Last Sunday I wrote about Ethiopia’s sprawling capital, and the first few days of my 10 day visit to the country. Once we felt we’d exhausted Addis’ coffee shops and museums, we got on a bus and made the eight hour journey south to the Bale Mountains.
The first leg was down the long, straight, 240km stretch of road that links Addis to Shashemene, which skirts the blue volcanic hills of Lake Ziway, and a number of other Rift Valley lakes. Shashemene is an interesting town, not because it sits alongside southern Ethiopia’s most important crossroads, but because it’s the unofficial Rastafari capital of Africa. When Ras Tafari was crowned Emperor Haile Selassie in 1930, he gained followers far beyond the confines of his own kingdom. The ‘return to Africa’ movement in Jamaica saw the emperor’s coronation as the fulfilment of an ancient biblical prophecy that ‘Kings will come out of Africa’, and thus Rastafarianism was born. In 1963, Haile Selassie granted the Rastafarians land in Shashemene, a community now known locally as ‘Jamaica’.
From Shashemene we headed east, along a steep road that winds through the northern escarpments of the Bale Mountains, with their rounded rock pinnacles dotting the hills like lonely teeth in an old man’s gums. The bus then dropped us off at Dinsho, near the Bale Mountains National Park headquarters. The park extends for 2,200km2 across the upper reaches of the Bale Mountains, which were formed by volcanic activity roughly 10 million years ago. It’s most notable, perhaps, for the Sanetti Plateau – a vast tract of heather-strewn Afro-alpine moorland with elevations over 4,300 metres. The land gradually falls away from the plateau in the south, giving way to the thick Harenna Forest.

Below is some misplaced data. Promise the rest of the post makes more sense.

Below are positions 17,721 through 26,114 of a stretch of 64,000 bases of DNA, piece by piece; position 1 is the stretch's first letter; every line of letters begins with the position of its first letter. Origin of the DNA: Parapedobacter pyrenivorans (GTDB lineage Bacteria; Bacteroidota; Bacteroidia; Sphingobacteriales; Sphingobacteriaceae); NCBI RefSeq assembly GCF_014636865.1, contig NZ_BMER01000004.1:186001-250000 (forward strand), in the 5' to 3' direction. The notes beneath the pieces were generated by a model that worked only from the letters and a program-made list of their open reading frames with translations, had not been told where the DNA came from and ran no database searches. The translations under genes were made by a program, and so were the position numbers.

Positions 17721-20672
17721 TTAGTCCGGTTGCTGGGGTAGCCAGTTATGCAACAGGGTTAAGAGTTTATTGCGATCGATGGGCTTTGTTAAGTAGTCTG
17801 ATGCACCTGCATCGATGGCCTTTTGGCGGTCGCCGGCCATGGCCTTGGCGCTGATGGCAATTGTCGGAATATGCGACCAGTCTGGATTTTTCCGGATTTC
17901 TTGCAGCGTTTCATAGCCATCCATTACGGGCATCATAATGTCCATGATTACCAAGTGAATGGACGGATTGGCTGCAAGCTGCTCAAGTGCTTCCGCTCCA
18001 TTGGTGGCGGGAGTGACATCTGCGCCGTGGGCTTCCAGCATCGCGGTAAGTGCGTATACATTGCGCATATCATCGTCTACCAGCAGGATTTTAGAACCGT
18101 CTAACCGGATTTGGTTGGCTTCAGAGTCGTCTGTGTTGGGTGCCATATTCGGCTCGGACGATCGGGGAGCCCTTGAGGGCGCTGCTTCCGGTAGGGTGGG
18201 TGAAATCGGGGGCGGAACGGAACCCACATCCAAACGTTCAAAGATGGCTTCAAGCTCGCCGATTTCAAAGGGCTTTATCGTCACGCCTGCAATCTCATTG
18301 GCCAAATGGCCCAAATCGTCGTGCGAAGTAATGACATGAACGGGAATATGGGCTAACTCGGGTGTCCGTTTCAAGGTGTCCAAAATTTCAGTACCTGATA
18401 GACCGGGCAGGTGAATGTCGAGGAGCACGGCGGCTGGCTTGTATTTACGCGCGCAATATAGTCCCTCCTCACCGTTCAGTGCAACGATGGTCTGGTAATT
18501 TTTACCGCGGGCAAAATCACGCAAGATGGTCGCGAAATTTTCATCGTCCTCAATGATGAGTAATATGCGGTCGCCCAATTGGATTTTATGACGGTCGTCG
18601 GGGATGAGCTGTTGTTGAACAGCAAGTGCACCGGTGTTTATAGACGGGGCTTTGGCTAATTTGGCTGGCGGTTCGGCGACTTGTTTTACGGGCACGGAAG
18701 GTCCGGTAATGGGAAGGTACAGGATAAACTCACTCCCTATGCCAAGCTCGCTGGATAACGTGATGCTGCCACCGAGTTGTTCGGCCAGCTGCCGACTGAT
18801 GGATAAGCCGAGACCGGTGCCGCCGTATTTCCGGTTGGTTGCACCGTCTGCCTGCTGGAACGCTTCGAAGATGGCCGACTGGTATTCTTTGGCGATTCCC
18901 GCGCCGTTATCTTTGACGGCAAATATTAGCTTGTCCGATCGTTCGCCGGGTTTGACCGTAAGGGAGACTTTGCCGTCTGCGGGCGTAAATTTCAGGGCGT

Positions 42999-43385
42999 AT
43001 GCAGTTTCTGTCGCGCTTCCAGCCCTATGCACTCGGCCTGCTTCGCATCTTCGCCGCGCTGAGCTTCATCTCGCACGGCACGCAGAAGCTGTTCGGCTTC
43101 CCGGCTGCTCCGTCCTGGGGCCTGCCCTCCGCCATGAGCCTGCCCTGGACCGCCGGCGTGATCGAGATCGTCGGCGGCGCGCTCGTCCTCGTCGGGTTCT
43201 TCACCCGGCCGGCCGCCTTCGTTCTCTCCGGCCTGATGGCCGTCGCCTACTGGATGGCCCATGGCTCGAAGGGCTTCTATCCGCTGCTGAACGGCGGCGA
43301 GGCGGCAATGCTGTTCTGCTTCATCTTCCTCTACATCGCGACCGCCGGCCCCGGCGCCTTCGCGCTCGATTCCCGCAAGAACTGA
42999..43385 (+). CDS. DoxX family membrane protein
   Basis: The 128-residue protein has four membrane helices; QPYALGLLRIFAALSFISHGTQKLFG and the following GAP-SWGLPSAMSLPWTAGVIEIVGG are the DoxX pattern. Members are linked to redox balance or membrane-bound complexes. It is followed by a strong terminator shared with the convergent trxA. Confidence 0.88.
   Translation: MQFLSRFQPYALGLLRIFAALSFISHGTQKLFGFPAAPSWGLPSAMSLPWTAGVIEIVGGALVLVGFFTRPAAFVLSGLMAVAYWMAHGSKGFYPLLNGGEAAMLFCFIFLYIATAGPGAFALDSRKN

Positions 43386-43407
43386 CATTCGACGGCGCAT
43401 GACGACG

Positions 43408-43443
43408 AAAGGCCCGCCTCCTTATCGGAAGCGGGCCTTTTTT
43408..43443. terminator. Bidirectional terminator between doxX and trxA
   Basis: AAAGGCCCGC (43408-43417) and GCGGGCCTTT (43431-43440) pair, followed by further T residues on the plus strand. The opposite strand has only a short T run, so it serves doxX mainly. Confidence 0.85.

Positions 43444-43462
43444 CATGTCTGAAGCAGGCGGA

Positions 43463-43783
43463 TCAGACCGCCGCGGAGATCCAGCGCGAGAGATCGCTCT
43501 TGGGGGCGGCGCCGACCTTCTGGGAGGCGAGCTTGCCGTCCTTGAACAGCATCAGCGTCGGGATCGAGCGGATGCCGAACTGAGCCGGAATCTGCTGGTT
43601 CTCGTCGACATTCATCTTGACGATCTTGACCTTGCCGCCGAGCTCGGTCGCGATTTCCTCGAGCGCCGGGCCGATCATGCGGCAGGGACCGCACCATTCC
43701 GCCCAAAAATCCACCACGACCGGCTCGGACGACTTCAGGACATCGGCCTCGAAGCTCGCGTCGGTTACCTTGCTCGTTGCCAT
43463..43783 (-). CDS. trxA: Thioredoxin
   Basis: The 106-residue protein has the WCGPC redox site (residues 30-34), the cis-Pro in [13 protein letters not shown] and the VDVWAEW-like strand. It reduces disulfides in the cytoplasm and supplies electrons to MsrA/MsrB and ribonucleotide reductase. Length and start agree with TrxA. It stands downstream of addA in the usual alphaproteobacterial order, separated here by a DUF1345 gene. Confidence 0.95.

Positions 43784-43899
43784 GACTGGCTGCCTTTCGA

It wasn’t this spectacular change in landscape, though, that drew us to the park. The Bale Mountains are also home to an incredible diversity of endemic birds and animals, including the Ethiopian wolf – the world’s rarest canid, and Africa’s most endangered carnivore. Of the 500-or-so wolves left, over half live in Bale, while the rest are scattered in and around the Simien Mountains in the north. Unlike their closest canid relatives – such as wild dogs and jackals – Ethiopian wolves are highly specialised feeders. They prey on Afro-alpine rodents, and have therefore developed very specific habitat requirements, which is why the surviving populations have been restricted to Afro-alpine pockets in the Ethiopian highlands.
Their suitable habitats typically extend between 3,000 and 4,500 metres, but subsistence agriculture reaches up to 3,800 metres in places, pushing the wolves to even higher ranges. These highlands are among Africa’s most densely populated agricultural areas, and human encroachment has proved to be one of the wolves’ biggest threats. In Bale, it isn’t so much the people but their dogs that are at the root of the problem. One of the wolves’ main causes of mortality is Rabies, which locals are reluctant to vaccinate their dogs against as it makes them less aggressive. Thankfully, Bale’s locals seem to have a lot of respect for the wolves, made easier by the fact that they don’t prey on livestock. In fact, the wolves like to use the livestock to hunt, as the rats feel safe enough around cattle to emerge from their burrows in the ground.
Because of Bale’s relatively large wolf population, getting a glimpse of them was surprisingly easy, but then we made sure the route of our five-day trek passed through as much wolf territory as possible. We walked 20km a day, first through the riverine plains and juniper woodlands of the park’s outskirts, before gradually making our way up to the Sanetti Plateau. Apart from the alien looking giant lobelias, the plateau is covered in heather – which meant our wolf sightings were often just a flash of orange in a sea of misty grey. One of the wolf packs, though, called ‘BBC’ (by whom they were filmed for a documentary), has become more accustomed to humans, and one of them wandered within 20 metres of us.
We were also lucky enough to see them socialise with each other in the early morning, as they are usually seen hunting or patrolling their territory alone.
There are plenty of birds too: the park hosts nine of the sixteen bird species endemic to Ethiopia, including the blue-winged goose, and we even spotted a lammergeyer. Identifying these and other bird, animal and plant species was made easier with the help of our guide – Muzeyen Turke. Muzeyen spent years working as a monitor for the Ethiopian Wolf Conservation Programme (EWCP), and was therefore very clued up on the behaviour and general whereabouts of Bale’s wolves. He now runs the Bale Trekking Tour Company, and if you’re interested in visiting the park, his email is email@example.com. For general information contact firstname.lastname@example.org, and if you’re also keen to read more about the work of the EWCP, visit www.ethiopianwolf.org.